An epic budget impasse in Illinois has stalled progress on legislation that is critical to several aspects of the state’s energy economy.
At stake is the status of the state’s nuclear power reactors, efforts to revive renewable energy development in the state, and initiatives to build microgrids, electric vehicle charging stations and energy storage facilities.
In the last session of the Illinois legislature three bills were introduced to address each of those issues. They all failed. Legislators and lobbyists are now working behind the scenes to revive key components of those measures and possibly roll them into a single energy bill.
Among the bills that failed were the Clean Jobs Bill (CJB) (HB 2607/SB1485) — a proposal that would raise efficiency standards and the state RPS — and a bill that would establish a separate clean energy portfolio standard aimed at providing extra income for Exelon’s Illinois nuclear plants (HB 3293).
Also put on hold was a bill backed by Commonwealth Edison (HB 3328/SB1879) that would have revised how consumers’ electric bills are calculated and paved the way for ComEd to build microgrids, electric vehicle charging stations and energy storage facilities.
It may not seem to be a recipe for success to combine bills that incorporate such disparate interests and could have conflicting aims, but from a legislator’s point of view, there is a benefit in reaching some consensus from stakeholders before introducing a bill.
The legislature has said “if you want to pass the Exelon bill, you have to get CJB on board,” Sarah Wochos, co-legislative director at the Environmental Law & Policy Center (ELPC), told Utility Dive.
Ending up with a single bill “is the aim of some stakeholders,” said State Senator Don Harmon (D), president pro tempore of the Illinois Senate. But when several issues are rolled up into a single piece of legislation, he added, many are subject to negotiation.
The Nuclear Option
Each of those three bills addressed issues that are critical to major segments of Illinois’ energy industry. The Low Carbon Portfolio Standard bill backed by Exelon would have required the state’s electric utilities to purchase credits from low-carbon energy sources, including nuclear energy, to match 70% of the electricity used on the distribution system.
It was to be funded by an electric bill surcharge of about $2 a month on households served by Commonwealth Edison and Ameren Illinois. That would have created more than $300 million of extra annual revenue that would have been distributed over five years to low-carbon energy sources. Under the provisions of the bill, most of the $300 million would have gone to Exelon’s six nuclear plants in Illinois.
The measure faced stiff opposition, particularly from critics who argued that all of the nuclear plants are not doing as poorly as Exelon says they are.
Four of Exelon’s six Illinois nuclear plants are fully profitable and a fifth is break-even, leaving Clinton as the sole loss making plant, says Dave Lundy, director of the Better Energy Solutions for Tomorrow (BEST) Coalition, an advocacy group formed to oppose the Exelon bill.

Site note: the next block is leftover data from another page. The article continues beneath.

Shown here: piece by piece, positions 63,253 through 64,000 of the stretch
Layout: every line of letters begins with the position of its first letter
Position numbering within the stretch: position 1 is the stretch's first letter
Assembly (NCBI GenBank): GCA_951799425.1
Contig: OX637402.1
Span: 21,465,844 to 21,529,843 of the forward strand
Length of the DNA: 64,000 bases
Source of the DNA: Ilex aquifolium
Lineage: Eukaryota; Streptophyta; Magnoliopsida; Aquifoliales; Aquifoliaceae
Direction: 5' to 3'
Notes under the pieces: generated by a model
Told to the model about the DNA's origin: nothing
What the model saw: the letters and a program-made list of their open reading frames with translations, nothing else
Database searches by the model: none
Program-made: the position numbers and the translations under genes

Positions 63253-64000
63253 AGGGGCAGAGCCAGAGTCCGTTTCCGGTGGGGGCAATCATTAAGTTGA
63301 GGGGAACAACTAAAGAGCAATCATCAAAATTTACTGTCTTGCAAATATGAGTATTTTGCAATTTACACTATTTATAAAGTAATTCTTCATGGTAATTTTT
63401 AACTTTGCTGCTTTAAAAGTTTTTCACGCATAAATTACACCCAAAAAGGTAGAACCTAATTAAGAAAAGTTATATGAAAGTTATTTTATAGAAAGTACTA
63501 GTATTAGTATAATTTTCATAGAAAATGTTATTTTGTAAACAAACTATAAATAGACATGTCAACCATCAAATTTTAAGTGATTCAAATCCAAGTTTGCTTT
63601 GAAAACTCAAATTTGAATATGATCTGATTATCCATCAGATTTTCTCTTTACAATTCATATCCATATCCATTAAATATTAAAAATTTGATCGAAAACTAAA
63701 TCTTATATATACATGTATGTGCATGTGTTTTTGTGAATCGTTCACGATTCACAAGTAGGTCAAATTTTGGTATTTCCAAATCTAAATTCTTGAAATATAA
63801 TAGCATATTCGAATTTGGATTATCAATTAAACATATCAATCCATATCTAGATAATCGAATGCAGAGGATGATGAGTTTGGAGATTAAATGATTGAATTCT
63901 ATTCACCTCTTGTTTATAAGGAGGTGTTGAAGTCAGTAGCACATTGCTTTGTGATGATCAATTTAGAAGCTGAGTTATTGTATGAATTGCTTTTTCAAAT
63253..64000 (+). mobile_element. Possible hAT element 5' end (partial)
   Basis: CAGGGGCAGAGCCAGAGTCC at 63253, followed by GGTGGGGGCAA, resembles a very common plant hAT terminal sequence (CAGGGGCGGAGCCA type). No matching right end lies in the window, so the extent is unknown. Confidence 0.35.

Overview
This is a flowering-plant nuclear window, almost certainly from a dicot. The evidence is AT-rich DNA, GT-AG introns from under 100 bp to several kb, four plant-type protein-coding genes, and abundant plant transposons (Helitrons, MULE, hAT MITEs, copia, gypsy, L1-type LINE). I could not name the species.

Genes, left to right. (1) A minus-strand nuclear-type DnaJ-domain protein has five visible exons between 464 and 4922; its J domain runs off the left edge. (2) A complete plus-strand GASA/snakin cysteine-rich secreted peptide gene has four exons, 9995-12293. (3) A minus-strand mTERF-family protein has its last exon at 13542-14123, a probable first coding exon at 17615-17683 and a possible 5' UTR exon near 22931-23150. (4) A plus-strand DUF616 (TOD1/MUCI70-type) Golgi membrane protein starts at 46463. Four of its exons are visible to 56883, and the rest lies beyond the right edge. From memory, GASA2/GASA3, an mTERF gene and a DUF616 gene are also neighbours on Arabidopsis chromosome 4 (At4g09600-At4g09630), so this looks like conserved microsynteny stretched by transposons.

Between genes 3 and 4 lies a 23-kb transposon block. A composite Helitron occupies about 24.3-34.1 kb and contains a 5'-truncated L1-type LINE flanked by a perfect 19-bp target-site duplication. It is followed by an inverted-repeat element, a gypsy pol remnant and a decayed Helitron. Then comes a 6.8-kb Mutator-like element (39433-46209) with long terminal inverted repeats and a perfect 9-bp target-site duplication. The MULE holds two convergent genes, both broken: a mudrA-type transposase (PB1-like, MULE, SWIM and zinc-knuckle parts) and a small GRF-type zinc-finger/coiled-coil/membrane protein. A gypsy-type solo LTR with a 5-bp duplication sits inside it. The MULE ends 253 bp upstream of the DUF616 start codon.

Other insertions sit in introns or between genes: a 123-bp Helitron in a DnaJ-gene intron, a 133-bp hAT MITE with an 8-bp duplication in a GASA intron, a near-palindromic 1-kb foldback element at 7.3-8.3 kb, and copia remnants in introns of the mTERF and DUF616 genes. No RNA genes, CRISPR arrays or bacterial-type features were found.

“Exelon is looking for a fleetwide fix for a plant specific problem,” Lundy told Utility Dive.
Exelon is still pressing its case, and power sector analysts have noted its fleet continues to be at risk of unprofitability in PJM markets, squeezed by low natural gas prices and high operating costs. But many stakeholders in the legislative process believe any bill that would raise rates for consumers has very little chance of becoming law while the state does not have a budget and basic social services are being curtailed.
“Exelon, ComEd and the Clean Jobs Coalition are in the midst of ongoing conversations to drive toward a comprehensive energy policy for the General Assembly to consider," an Exelon spokesman said in an email in response to a request for comment. "Those conversations have been productive and have focused on common interests among the various groups toward an integrated low carbon energy future that fairly serves all customers, encourages economic growth and creates jobs."
Fixing the RPS
The Clean Jobs Bill (HB 2607) sought to amend what many critics said was the state’s “broken” renewable portfolio standard. It also would have expanded the RPS by calling for 35% of electric consumption to come from renewable resources by 2030, up from 25% by 2025. It also would have required the state’s utilities to cut demand by 20% by 2025.
Critically, the CJB also would have amended the Illinois Power Agency Act to address factors that have led to a steep decline in renewable energy development in Illinois.
After Illinois implemented its RPS program in 2008, wind power development in the state began to climb. Then, in 2010, Illinois passed the Municipal Aggregation Act, and the mechanisms behind the state’s RPS began to go haywire. The act prompted about 70% of Illinois’ 4.4 million residential customers to leave Ameren Illinois and ComEd and switch to competitive suppliers. It also exposed structural flaws in the RPS.
Under Illinois law utilities and energy suppliers can comply with the RPS either by purchasing renewable energy or by buying renewable energy certificates (RECs).
The alternative suppliers can purchase up to half of their renewable commitment by buying RECs. For the rest, they have to make compliance payments to the Illinois Power Agency (IPA), which can use the funds to buy RECs or renewable energy.
This arrangement has created two problems. Because customers can switch between alternative suppliers and utilities, the purchasing authority, the IPA, only signs short-term power purchase agreements, but bankers want to see long-term PPAs to back up the financing of renewable power projects.
“There is no way to build new capacity under a constantly shifting consumer base,” Kevin Borgia, manager, public policy and membership at the advocacy group Wind on the Wires, said.
The other problem is that the funds collected from consumers served by utilities and alternative energy suppliers are maintained in separate accounts, and the agency can't spend funds from alternative suppliers unless it is simultaneously acquiring renewable energy for customers who still buy energy at the default rate from utilities.
That has created a growing pool of money – about $117 million currently – for renewable energy procurement that can't be spent. And, with the state’s budget crisis, there are growing concerns that the funds could be diverted for other needs. Just last year the legislature borrowed $98 million from the fund.